"Slobbering Horse Syndrome," "slobbers," and "excessive drooling" are all terms for a disorder that results in the spring and summer when horses eat legume forages, particularly clover, which have been infected by the fungus Rhizoctonia leguminicola. This fungus produces an alkaloid called slaframine, which is responsible for the excessive drooling and slobbering. Slaframine stimulates the salivary glands and smooth muscles.
The fungus most commonly affects clovers (red, white, and alsike) and alfalfa, and increases when these forages become drought-stressed or are exposed to prolonged wet conditions. It forms a black patch which may be visible on the leaves of the plant, hence the common name "black patch." Pastures can vary in species composition from year to year due to environmental conditions, grazing pressure and management. White clover will increase in a pasture when conditions are favorable. If pastures are overgrazed, and the more productive cool season grasses such as timothy, brome, and orchardgrass are eliminated, white clover becomes very competitive. White clover will also increase if adequate soil fertility levels are not maintained and if warm temperatures in spring restrict the growth of cool season grasses. Change in pasture management (i.e. fertilizing, resting, and rotating pastures) can reduce the amount of white clover in a pasture. Change in environmental conditions, cool spring temperatures and drier summers with adequate rainfall will reduce the growth of the fungus on the plants. This is not a problem that occurs in all pastures every year.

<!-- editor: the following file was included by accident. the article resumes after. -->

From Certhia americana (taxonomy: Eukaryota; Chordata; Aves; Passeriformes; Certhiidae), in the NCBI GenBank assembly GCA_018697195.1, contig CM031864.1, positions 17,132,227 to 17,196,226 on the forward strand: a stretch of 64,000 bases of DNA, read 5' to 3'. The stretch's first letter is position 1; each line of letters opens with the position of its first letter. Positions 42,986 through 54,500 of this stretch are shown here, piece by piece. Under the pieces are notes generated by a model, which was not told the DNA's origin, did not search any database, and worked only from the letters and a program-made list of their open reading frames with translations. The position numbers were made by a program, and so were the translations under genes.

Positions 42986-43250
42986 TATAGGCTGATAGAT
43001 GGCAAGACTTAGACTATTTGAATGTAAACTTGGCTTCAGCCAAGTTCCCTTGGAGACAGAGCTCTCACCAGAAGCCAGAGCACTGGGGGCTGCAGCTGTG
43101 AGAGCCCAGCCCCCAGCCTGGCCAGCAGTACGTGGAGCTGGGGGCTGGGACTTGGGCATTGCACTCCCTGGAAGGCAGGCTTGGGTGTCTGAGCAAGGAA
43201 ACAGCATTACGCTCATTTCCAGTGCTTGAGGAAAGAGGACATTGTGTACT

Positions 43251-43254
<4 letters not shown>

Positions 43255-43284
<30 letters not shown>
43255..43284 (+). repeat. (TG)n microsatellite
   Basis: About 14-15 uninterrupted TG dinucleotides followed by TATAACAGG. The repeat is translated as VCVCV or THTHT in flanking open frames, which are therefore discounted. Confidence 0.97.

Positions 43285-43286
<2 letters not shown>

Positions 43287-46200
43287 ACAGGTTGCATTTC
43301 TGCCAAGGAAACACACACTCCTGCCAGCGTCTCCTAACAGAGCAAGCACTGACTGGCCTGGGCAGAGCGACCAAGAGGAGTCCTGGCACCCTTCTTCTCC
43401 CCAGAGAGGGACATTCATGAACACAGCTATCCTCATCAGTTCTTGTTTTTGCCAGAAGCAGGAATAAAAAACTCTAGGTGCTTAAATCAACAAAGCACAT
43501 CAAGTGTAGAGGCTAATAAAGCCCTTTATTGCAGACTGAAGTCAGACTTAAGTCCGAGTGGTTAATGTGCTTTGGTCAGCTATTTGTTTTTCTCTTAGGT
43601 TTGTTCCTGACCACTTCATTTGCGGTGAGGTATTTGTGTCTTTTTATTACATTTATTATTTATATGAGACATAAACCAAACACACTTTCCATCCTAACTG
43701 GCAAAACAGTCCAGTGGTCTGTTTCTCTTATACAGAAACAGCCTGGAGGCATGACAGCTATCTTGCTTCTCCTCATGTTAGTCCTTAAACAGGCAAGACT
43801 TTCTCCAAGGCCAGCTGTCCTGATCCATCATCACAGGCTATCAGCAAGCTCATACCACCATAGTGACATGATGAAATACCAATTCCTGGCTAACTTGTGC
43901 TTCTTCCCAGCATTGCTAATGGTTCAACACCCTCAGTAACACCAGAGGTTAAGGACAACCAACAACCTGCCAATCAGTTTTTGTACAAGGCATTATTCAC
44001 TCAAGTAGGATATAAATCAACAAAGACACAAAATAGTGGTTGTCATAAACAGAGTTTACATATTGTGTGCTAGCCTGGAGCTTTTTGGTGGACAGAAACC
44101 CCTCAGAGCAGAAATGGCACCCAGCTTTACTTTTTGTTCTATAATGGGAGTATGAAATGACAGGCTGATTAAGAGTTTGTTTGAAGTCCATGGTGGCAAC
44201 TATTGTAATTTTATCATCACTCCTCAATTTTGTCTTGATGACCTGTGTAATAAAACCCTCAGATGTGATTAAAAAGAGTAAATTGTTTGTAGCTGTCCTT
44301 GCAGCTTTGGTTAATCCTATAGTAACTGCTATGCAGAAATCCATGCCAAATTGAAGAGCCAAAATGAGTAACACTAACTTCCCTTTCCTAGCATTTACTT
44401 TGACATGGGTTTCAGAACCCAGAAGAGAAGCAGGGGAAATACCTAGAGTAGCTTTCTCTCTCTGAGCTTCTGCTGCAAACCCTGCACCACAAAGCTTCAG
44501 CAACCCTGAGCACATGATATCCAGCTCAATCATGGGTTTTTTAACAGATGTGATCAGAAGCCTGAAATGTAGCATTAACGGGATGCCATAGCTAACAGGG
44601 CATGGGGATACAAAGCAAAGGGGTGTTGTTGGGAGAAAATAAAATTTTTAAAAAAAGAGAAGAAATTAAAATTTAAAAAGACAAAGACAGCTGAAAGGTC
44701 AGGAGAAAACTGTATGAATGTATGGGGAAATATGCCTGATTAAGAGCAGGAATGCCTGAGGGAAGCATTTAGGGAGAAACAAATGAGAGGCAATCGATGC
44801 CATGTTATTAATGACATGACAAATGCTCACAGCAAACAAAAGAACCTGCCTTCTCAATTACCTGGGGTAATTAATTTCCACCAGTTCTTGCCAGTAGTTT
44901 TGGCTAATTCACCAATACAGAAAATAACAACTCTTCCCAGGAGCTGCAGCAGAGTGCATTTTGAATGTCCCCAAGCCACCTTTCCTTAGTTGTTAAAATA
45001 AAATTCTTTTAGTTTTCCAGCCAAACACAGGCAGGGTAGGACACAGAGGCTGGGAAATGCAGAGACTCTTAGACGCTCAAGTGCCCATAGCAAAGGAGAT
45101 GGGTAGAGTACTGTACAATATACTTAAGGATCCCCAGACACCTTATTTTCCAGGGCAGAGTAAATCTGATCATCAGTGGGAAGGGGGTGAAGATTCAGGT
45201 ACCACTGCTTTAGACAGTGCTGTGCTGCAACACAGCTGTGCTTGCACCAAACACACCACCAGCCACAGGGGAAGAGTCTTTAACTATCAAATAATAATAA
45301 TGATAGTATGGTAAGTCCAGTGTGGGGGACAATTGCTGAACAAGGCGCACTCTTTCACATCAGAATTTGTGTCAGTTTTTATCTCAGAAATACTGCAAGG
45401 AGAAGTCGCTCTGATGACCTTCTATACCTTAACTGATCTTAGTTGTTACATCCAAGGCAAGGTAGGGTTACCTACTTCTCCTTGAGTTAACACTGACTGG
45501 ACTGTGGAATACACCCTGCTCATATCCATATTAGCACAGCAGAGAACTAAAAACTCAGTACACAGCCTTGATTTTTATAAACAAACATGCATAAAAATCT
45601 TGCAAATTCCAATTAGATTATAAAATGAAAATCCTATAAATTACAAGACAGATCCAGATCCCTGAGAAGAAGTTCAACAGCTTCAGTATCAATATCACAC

Hay made from contaminated forages is also suspect, and the fungus can maintain toxicity while baled for several years. Your veterinarian or Extension agent can confirm the presence of "black patch" in your pasture or hay. Horses are most commonly affected, although cattle, sheep, goats and swine are also susceptible. Along with excessive salivation, symptoms include tearing, difficulty breathing, increased urination and feed refusal. In severe cases, diarrhea may also occur, though horses do not usually dehydrate or develop more serious health problems. It is not uncommon for some horses in a pasture to be more severely affected than others. This might be related to whether or not they prefer clover over the other forages available in the pasture or have different levels of sensitivity to the toxin. Some horses may get ulcerations and scabs on the face and areas of the legs that come in close contact with the infected clover, as an allergic reaction to the fungus in the clover.
To help eliminate salivation and skin lesions, remove horses from pastures with high clover concentrations, and begin mowing pastures until the Rhizoctonia is no longer observed on the leaves. Most cases don't require treatment, and most animals recover within a couple of days after the fungus is removed. Severe cases that do not clear up within a day or two should be seen by your veterinarian.
Clover can be suppressed by using a variety of herbicides such as Ally1. Ally is relatively safe and has no grazing restrictions. Fertilizing pastures in spring, summer (if conditions warrant pasture growth), and in fall with 40-50 pounds of nitrogen per acre will provide the grasses with a competitive advantage over the clover. If pasture grasses do not receive nitrogen fertilizer, the competitive advantage shifts to the clover, which is able to fix nitrogen and quickly take over, especially if the pastures are overgrazed.